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Hugh Likes Podcasts: 2016 Top Five

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Hugh Likes Podcasts: 2016 Top 5

In no particular order, here are my five favorite narrative podcasts of 2016. I listened to a lot this year, and there seemed to be too much to really judge, but these five stood out as gems in the podosphere.

Six Stories Told at Night
sixstories_album
K T Bryski and Blythe Haynes are a dynamic duo of podcast fiction. The writer/narrator pair have worked together on a variety of projects, from the audiobook Heartstealer to the Nightvale-esque Coxwood History Fun Cast. I think this is the apex of their collaboration. A six episode podcast about Canadian Folklore, “Six Stories” blurs the line between myth and reality, story and storyteller, and history and the present. It is an amazing work, commissioned by the Ontario Arts Council.

Gosh-Darn Fiasco
GDF Podcast
A live-roleplay podcast of Bully Pulpit’s Fiasco which started in 2015, this is a mix of roleplaying and improv that works just right for podcast. The episodes are a bit on the long side, with each running at least an hour and often running longer, but hosts Angela Webber and Richard Malena, as well as their recurring guests, are always surprising and hilarious. The playsets are well chosen, and lots of fun. Where else are you going to hear about secret muppets and Antarctic rock bands? No place, that’s where.

Alice Isn’t Dead
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From the creators of “Welcome to Night Vale,” Alice isn’t dead is a one-woman audio drama about the long, strange gaps of rural America, the things that inhabit them, and what, precisely, makes us human. The narrator’s search for her presumed-dead wife, and the strange and terrible things she finds along the way are the stuff of American nightmare, compelling and frightening.

The Hidden Almanac
hidden-almanac
A micro-cast written by author and illustrator Ursula Vernon and produced by her husband Kevin Sonney, The Hidden Almanac is a look into the hagiography and domestic garden life of a world not our own. But more precisely, it is the adventures of the long suffering Rev. Mord and his saintly and drunken companion, Pastor Drom. This year they braved the dangers of a library catacomb, fought off an inter-dimensional invasion, and covered a fraught local judiciary election between a revenant used car salesman and a charismatic chicken.  Five minutes a week shouldn’t be this effective, but it is.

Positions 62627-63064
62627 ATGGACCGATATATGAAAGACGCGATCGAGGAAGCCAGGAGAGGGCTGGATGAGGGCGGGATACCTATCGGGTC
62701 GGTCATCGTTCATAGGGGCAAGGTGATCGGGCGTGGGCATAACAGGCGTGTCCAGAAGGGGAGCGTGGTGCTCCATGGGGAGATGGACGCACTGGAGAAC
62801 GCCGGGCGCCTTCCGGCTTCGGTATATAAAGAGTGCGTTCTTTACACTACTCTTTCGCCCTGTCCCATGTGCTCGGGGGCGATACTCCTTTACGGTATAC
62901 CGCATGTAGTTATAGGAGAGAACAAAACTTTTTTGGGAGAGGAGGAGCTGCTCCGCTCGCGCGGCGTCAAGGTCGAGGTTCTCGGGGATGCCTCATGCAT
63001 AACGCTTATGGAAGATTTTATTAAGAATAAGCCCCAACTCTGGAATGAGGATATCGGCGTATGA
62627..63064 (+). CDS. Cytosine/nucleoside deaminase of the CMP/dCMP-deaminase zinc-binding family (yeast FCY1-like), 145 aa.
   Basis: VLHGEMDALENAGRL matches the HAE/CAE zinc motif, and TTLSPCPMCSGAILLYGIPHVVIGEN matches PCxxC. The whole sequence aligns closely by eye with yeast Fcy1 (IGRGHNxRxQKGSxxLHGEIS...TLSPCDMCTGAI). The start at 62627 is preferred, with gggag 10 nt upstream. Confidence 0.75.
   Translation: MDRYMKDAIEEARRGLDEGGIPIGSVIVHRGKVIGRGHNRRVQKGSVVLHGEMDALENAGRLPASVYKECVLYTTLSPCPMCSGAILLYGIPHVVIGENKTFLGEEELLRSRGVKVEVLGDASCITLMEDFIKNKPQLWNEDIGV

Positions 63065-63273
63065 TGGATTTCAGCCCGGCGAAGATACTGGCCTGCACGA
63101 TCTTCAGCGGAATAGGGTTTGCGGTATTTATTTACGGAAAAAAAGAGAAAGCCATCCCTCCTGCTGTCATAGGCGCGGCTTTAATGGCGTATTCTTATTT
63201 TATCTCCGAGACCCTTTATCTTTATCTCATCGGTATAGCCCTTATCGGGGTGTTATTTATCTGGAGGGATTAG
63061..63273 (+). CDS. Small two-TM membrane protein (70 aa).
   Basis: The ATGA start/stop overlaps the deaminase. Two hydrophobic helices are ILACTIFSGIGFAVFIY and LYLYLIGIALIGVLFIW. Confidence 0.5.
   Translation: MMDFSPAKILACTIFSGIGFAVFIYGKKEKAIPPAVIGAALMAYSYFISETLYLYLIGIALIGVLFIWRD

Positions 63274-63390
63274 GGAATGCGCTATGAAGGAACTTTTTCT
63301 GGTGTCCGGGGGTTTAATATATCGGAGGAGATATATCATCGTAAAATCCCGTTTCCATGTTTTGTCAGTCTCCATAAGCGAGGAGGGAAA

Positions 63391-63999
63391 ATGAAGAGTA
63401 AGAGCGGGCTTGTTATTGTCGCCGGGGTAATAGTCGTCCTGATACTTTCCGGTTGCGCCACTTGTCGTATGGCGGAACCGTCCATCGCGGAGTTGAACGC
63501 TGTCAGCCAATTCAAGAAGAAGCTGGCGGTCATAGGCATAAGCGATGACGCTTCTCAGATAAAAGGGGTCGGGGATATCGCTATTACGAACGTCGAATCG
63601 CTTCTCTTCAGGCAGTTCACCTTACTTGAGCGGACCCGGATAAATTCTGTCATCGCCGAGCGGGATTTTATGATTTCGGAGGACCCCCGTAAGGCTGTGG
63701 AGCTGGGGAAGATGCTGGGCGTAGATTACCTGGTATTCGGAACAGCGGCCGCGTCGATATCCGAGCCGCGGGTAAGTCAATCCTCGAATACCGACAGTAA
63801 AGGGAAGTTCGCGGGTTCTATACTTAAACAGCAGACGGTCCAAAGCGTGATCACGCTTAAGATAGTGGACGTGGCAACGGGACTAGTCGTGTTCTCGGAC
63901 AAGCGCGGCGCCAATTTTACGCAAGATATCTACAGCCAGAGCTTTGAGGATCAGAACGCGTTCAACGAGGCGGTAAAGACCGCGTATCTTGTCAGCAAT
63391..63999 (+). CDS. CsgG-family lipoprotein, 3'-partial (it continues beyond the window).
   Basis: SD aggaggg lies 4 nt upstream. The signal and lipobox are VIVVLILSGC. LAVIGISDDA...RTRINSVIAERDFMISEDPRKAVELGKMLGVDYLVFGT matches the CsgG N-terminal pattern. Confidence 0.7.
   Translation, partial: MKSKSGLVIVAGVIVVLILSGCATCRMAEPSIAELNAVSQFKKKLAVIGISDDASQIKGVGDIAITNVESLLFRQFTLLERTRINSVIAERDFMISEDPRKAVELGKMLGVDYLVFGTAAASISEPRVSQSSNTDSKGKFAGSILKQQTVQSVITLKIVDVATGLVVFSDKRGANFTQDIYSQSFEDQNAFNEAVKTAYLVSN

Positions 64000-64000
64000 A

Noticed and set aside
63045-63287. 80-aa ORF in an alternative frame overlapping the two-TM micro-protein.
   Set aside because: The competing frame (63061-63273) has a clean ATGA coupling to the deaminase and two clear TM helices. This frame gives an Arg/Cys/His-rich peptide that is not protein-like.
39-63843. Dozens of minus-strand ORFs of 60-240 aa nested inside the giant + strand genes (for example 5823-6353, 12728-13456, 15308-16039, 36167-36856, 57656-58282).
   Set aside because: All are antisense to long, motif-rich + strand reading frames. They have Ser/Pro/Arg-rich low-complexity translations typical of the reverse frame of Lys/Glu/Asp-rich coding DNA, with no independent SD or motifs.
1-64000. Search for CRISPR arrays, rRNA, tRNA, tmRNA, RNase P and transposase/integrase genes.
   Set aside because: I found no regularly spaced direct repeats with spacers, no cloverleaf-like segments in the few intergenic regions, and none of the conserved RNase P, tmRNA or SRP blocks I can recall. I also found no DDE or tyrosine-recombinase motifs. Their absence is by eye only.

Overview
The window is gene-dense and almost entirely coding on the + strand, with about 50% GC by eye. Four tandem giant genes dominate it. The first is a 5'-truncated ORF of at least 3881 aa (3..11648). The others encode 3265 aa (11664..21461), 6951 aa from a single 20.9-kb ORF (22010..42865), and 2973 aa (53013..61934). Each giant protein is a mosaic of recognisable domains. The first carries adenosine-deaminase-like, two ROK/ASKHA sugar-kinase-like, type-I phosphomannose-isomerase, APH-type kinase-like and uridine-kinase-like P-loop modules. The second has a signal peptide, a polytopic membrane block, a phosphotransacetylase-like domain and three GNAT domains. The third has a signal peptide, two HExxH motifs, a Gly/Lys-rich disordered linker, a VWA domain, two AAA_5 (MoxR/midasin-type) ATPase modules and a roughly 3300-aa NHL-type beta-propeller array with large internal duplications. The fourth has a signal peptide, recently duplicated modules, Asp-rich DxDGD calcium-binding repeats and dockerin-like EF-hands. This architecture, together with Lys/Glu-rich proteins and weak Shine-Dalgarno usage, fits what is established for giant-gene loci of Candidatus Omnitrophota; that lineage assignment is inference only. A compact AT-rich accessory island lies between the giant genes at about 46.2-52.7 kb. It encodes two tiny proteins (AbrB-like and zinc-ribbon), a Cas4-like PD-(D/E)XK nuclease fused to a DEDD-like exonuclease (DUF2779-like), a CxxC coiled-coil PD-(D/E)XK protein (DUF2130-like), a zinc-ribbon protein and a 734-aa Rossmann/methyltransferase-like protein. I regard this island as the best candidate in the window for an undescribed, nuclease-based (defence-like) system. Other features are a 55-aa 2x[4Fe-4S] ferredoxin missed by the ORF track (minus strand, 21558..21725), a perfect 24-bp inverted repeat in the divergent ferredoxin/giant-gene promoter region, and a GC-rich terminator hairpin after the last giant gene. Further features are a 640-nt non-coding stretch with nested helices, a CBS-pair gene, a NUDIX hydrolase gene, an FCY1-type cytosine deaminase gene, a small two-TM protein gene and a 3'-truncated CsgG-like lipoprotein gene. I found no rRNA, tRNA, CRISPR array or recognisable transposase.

The Voice of Free Planet X
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Jared Axelrod continued their run on this highly polished spec-fictional version of This American Life by visiting a city with amnesia, covering a funeral for a pulp heroine, and helping to preside over a rap battle for the fate of the Earth. Jared is an incandescent wit and talent, and I’m just glad they’re on our side.

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Hugh Likes Podcasts: Alice Isn’t Dead

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Alice Isn’t Dead
Joseph Fink/Jasika Nicole/Disparition
nightvalepresents.com
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America can be a weird, lonesome place.  This is something the creators of ‘Welcome to Night Vale,’ no strangers to weirdness themselves, learned firsthand while touring with a live version of the hit podcast.  Co-writer Joseph Fink was inspired to write a new show based in part on his experience of traveling across the country.  But like the original, ‘Alice Isn’t Dead,’ takes place in a world much stranger and scarier than our own.
While ‘Night Vale’ uses its off-kilter atmosphere for humor, Alice is a straight-up horror story, with a fair bit of mystery thrown in.  The podcast follows a truck driver, played by Jasika Nicole, as she travels the country in search of her missing wife.  Along the way, she tells her story into her CB radio as though it were a letter or a diary.  At first she just wants answers, but she quickly becomes embroiled in an inexplicable conspiracy, and attracts the attention of The Thistle Man, a supernatural impossible serial killer.  From there, things only get worse.
Produced by Disparition, each episode is a rich soundscape.  I expected the CB chirps and engine hum that provide the basic sound floor to take me out of the story, but they are expertly mixed, and rather than distract, they provide a sense of realism and tension to the performance.  Set on the lonely highways and the weird nowhere towns of the American imagination, “Alice Isn’t Dead” is a creepy mystery that proves that the Night Vale creative team have real chops behind their satire.  You can find the show in iTunes, or at nightvalepresents.com.

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